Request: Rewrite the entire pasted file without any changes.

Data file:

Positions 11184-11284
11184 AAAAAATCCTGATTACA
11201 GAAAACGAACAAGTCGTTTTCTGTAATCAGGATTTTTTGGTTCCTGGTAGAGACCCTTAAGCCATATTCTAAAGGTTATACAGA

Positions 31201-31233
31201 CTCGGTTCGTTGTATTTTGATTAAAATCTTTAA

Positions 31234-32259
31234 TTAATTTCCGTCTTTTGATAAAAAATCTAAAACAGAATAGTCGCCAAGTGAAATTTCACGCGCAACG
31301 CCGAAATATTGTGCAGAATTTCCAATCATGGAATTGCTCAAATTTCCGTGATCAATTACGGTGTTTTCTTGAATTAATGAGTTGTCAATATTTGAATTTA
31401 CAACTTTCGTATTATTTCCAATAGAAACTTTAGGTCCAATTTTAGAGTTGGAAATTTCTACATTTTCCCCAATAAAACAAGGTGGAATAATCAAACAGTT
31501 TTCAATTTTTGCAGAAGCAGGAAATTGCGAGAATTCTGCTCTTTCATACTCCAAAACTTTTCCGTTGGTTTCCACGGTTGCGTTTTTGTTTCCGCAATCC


Positions 11184-11284
11184 AAAAAATCCTGATTACA
11201 GAAAACGAACAAGTCGTTTTCTGTAATCAGGATTTTTTGGTTCCTGGTAGAGACCCTTAAGCCATATTCTAAAGGTTATACAGA

Positions 31201-31233
31201 CTCGGTTCGTTGTATTTTGATTAAAATCTTTAA

Positions 31234-32259
31234 TTAATTTCCGTCTTTTGATAAAAAATCTAAAACAGAATAGTCGCCAAGTGAAATTTCACGCGCAACG
31301 CCGAAATATTGTGCAGAATTTCCAATCATGGAATTGCTCAAATTTCCGTGATCAATTACGGTGTTTTCTTGAATTAATGAGTTGTCAATATTTGAATTTA
31401 CAACTTTCGTATTATTTCCAATAGAAACTTTAGGTCCAATTTTAGAGTTGGAAATTTCTACATTTTCCCCAATAAAACAAGGTGGAATAATCAAACAGTT
31501 TTCAATTTTTGCAGAAGCAGGAAATTGCGAGAATTCTGCTCTTTCATACTCCAAAACTTTTCCGTTGGTTTCCACGGTTGCGTTTTTGTTTCCGCAATCC